Controls / Ergonomics
I find the controls and the hold basically perfect. It never feels like Iíll lose grip of it and all the main features fall under my fingertips. Itís quite difficult to describe in detail because there is a lot of depth to the interface. Iíll summarize like this:
- There are a lot of control points (three dials, numerous function buttons, d-pad and the touch screen.
- There is a huge amount you can customize about what the controls do and how they behave.
- You often have more than one way of doing something. So for example, you can scroll the menus by swiping, using the circular dial around the d-pad, or pressing the d-pad itself. When you want to finalize a selection, you can press a button on the screen, click the OK button or the shutter release.
- What Ricoh has chosen as the default for most controls suits me. I actually havenít needed to do much customization. I think Iíve only changed the ďmovieĒ button to toggle SR on and off.
- There are some useful tricks and shortcuts. For example, if you hold the play button while off, the camera will switch on in play mode without extending the lens. If you hold a second longer, it will activate wifi and connect to your phone. I use this all the time.
- The touch screen is great. It makes menu diving and image review so much nicer. Because going into the menus is less of a chore, it has made me more adventurous with trying out different settings.

Operation speed / Autofocus
The camera starts up very quickly, and is always responsive to button presses. The guys in the Ricoh store updated my firmware when I bought it. Iíve found the AF to be quick and accurate. There are times when it preferred some contrasty texture in the background to a more obvious target in the foreground, but Ricoh just updated to firmware 1.20, and it apparently addresses this. Using the touch screen to select a focus point is really useful. Even if I donít agree with the cameras choice of focus point, I can just touch where I want to focus and correct it. On the default settings, it resets to the center after one shot, which is what I like. The other alternative is to press down for the preset snap focus distance, but I donít have to do that much, because the AF has usually worked in time.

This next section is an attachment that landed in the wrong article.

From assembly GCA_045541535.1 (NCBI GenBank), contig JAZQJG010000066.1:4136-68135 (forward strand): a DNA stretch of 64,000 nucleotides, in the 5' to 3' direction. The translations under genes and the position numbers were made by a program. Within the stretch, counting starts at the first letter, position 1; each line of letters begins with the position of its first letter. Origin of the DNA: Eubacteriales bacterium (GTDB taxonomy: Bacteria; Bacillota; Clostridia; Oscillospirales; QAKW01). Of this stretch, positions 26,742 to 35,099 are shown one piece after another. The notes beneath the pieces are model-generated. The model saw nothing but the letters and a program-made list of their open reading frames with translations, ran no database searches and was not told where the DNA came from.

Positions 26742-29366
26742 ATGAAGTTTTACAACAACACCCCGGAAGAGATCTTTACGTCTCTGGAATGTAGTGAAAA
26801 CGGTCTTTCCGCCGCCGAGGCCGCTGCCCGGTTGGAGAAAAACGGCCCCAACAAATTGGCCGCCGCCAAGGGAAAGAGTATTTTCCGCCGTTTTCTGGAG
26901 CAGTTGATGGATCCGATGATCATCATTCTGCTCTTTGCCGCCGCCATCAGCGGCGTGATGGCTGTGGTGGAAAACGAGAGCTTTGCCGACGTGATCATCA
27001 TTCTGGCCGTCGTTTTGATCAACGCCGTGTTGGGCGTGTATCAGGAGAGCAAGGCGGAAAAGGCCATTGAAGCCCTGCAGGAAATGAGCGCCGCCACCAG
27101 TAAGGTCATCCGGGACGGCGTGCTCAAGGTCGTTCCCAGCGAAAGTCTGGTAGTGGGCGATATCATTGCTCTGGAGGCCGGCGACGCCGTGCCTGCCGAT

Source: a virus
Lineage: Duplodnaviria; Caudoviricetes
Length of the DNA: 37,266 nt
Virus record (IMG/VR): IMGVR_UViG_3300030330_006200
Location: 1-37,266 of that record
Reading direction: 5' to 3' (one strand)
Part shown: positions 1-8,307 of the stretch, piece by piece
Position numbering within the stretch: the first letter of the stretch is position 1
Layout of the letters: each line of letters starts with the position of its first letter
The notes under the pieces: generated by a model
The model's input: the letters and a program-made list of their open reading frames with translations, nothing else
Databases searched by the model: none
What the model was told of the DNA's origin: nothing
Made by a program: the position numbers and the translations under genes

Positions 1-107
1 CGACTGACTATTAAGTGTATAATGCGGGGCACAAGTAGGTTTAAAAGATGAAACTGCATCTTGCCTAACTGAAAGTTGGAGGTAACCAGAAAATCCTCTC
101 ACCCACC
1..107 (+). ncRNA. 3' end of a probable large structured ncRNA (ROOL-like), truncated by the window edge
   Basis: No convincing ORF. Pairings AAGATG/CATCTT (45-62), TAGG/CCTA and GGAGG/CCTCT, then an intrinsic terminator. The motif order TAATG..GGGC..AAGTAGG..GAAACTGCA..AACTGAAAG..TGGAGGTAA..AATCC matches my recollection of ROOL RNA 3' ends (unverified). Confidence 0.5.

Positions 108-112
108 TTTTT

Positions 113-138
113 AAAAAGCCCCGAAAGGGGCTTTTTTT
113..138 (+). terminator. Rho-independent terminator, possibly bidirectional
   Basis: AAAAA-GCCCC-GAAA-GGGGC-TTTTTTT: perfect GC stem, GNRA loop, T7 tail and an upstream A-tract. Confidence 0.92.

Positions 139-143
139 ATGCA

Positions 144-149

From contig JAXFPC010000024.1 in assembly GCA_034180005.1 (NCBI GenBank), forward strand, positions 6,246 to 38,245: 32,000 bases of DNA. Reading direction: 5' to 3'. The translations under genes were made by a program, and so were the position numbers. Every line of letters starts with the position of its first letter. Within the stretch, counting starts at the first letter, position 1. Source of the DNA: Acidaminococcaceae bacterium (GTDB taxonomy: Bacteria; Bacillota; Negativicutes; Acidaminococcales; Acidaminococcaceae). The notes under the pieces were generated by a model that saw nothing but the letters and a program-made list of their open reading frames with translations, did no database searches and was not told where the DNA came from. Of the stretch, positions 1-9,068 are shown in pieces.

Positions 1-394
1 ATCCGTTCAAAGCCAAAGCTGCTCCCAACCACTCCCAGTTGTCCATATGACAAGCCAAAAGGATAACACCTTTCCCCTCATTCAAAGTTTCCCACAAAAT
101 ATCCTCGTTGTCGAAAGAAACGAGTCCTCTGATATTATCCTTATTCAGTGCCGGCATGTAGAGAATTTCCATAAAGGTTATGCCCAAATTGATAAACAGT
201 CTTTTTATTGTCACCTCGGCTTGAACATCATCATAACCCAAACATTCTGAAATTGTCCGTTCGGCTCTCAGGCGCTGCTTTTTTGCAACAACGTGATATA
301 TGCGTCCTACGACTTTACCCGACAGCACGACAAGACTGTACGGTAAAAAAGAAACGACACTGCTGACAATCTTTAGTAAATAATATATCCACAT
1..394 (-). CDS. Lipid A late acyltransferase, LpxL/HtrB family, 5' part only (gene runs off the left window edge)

Image quality
The lens is extremely sharp and uniform across all apertures and the whole frame of the image. After my first trip out with the camera, I examined the images for soft edges and other weaknesses, but I couldnít find anything. I use JPEGs, so it is possible that I am looking at some kind of corrected images, but the short story is everything is sharp all across the frame at all apertures. There is not much defocus blur because of the sensor size and aperture, but it blurs nicely in macro mode.

I personally like the default JPEG profile. Iíve been trying some of the others as well, and the standard monotone one is lovely too. Of course, this is just a matter of personal taste, and you can adjust each JPEG profile using a number of parameters. If you want it more ďpunchyĒ, you can use vivid or play with the saturation/contrast and so on. If you shoot RAW, there are a lot of processing options in the camera.

The GR IIIís handling of noise leaves quite a lot of luminance noise, and retains detail with it. The chroma noise is mostly removed. I feel this handling is quite different from the way Pentax cameras and other brands handle noise.

I havenít had a camera with wi-fi until now, but itís a very handy feature to have. The transfer speed for a full-size JPEG seems to be around a 1-2 seconds. I was pleasantly surprised by that. What is a pain is that some advertised features are still not implemented. Fortunately, Ricoh does seem to be actively working on firmware improvements and updating regularly.

This is actually the most Iíve ever paid for a camera, so I have high expectations of it and plan to use it for a long time. So far, Iím completely satisfied. Iíve barely scratched the surface of what it can do. I knew about the battery life beforehand, but I have to dock a point for any camera that forces you to buy extra stuff and think about battery management so much. That is really the only thing to complain about.

Editing to add samples.